Does Your Website Need A Redesign?
Anyone with an internet connection can tell you that websites have changed a lot in the last 5-10 years.
It's not just the look of websites that has changed, but also the tools we use to build/access them and the expectations users bring to the table when navigating them.
Keeping up with technology and user expectations can be a full time job, but the benefits of providing your customers with a site that does both can aid tremendously with your business’ potential for success on the web.
There are many reasons why your company’s website may need a redesign, but these are some of the most common cases we run into with our clients:
Your content has changed
If the main elements on your site have changed, the demands of your design will too.
In the last few years, we’ve witnessed a serious push for brands and online businesses to provide a steady flow of fresh content on their sites, usually in the form of a blog. Whether it is video, photography, or plain text, everything needs to find it’s own place on your site.
We address the organization of blog content for our clients with the addition of a news section in their content management center. This tool allows our clients to create and organize posts of any length in a chronological format that is easy to read.
Beware, content scalability can become a huge development issue for your site if you aren’t prepared to accommodate for the addition of these new content formats, especially video. Additionally, you’ll need to ensure the presentation of this content works on a variety of devices, including tablets and smartphones.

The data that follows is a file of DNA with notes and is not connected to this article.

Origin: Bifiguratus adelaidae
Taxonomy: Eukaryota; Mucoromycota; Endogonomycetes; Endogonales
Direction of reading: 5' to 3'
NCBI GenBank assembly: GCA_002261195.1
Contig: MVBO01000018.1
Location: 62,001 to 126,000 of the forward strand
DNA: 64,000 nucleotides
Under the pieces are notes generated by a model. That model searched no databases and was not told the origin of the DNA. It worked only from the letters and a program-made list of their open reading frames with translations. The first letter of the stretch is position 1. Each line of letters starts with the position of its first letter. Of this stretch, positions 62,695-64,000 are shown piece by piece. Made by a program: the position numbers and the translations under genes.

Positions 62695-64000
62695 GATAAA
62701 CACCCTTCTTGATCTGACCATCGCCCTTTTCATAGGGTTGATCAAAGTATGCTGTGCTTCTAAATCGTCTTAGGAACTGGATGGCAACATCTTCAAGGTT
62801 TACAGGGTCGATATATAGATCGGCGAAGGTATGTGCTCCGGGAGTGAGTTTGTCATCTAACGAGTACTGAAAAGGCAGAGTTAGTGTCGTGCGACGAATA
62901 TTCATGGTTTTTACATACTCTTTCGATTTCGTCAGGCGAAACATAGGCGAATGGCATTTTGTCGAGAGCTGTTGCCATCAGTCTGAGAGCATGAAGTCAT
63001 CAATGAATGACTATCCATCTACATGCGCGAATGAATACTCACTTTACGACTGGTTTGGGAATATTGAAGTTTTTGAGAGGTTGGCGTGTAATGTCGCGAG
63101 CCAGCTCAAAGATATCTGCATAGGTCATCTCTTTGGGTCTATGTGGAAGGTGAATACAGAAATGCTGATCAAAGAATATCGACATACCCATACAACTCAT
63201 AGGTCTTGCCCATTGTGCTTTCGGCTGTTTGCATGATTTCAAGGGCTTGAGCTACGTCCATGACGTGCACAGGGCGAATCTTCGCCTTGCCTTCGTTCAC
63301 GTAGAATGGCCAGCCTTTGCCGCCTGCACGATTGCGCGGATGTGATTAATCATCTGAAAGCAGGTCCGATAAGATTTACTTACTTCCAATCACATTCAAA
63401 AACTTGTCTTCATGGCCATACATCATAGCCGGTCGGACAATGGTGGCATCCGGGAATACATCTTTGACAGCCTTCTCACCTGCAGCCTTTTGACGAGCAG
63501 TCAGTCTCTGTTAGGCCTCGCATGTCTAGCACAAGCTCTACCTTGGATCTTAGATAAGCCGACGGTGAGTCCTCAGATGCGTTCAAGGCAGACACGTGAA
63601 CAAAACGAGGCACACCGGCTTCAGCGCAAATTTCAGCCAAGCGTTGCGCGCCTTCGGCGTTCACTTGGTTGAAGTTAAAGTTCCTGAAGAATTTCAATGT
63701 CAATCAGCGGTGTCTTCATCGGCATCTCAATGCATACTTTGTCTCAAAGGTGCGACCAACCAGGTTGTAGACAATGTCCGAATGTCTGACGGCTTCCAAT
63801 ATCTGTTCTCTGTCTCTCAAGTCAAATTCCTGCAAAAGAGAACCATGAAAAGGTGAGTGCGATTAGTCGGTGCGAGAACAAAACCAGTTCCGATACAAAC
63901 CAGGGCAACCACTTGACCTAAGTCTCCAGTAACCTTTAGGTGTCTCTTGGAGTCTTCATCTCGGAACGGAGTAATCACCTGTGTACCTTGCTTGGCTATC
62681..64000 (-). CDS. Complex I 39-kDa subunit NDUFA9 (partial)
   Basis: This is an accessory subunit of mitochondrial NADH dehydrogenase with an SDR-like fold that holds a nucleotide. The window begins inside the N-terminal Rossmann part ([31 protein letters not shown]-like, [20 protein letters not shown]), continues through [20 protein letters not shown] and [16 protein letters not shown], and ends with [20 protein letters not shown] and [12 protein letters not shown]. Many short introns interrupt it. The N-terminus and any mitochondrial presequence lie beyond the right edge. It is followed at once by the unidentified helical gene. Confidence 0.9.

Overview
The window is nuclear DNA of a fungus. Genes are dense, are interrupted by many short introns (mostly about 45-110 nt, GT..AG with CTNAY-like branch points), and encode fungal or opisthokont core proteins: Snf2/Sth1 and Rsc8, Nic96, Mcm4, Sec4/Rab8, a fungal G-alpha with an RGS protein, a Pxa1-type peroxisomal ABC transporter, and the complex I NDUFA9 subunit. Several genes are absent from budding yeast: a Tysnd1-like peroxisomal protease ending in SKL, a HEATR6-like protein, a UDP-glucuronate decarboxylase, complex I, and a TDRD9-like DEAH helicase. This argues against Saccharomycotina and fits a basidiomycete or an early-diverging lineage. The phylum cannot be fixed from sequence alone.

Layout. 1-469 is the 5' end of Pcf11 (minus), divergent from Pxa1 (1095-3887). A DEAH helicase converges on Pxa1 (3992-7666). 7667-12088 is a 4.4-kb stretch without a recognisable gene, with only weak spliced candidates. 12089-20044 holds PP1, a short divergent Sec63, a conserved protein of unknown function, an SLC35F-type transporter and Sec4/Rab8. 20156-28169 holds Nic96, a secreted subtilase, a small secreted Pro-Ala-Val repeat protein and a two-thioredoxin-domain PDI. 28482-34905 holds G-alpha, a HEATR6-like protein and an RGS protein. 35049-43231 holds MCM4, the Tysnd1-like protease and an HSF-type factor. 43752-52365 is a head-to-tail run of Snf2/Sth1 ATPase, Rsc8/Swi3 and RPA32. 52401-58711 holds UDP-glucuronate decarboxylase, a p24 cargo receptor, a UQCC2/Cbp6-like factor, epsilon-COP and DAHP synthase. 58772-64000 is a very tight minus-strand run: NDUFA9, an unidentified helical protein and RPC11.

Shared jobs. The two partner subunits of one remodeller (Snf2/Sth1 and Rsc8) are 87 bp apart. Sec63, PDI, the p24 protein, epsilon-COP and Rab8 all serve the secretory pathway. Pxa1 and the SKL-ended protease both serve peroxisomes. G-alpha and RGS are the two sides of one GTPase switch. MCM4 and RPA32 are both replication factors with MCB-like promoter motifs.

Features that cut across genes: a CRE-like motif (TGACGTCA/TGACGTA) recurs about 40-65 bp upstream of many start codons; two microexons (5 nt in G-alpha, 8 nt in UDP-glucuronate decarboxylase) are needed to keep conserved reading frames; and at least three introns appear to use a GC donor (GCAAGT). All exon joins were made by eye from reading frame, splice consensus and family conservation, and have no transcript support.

In the event that your current framework or CMS can’t handle the changes in content you desire, consider finding a better solution through a thoughtful redesign.
Your customers have changed
For designers, one of the most important steps of designing a website is understanding the audience.
Clients can aid with this step of the process by providing access to customer data and analytics, both of which can paint a clearer picture of the types of people who are accessing the site. For designers, this information can play a major role in the design decisions that go into the site layout.
Consider our clients from A Place at Home. Their website is directed primarily at the children of aging seniors who are looking for at-home care in the Omaha and Council Bluffs area. However, the site needs to be usable for the spouses and older relatives of these same seniors.
Large type, easy-to-click buttons and phone numbers, and a meaningful use of color and animation are all decisions that were made with audience demographics in mind.
Beware, even when the client and the designers devote enough time and attention to understanding the audience, the audience can change.
If you are concerned that your website’s audience has deviated from the original target demographic you set out to reach, perform an analytics audit for the site. Using Google Analytics, you’re just a few clicks away from accessing a wealth of incredibly useful information about the visitors on your site.
Also, look at device specific information about how your customers are accessing the site on the web. Mobile browsing has become so commonplace that even Google has made changes to its search algorithm to better accommodate mobile users. If you notice that more and more of your customers are using tablets or phones to visit your site, a mobile-friendly design should be a top priority.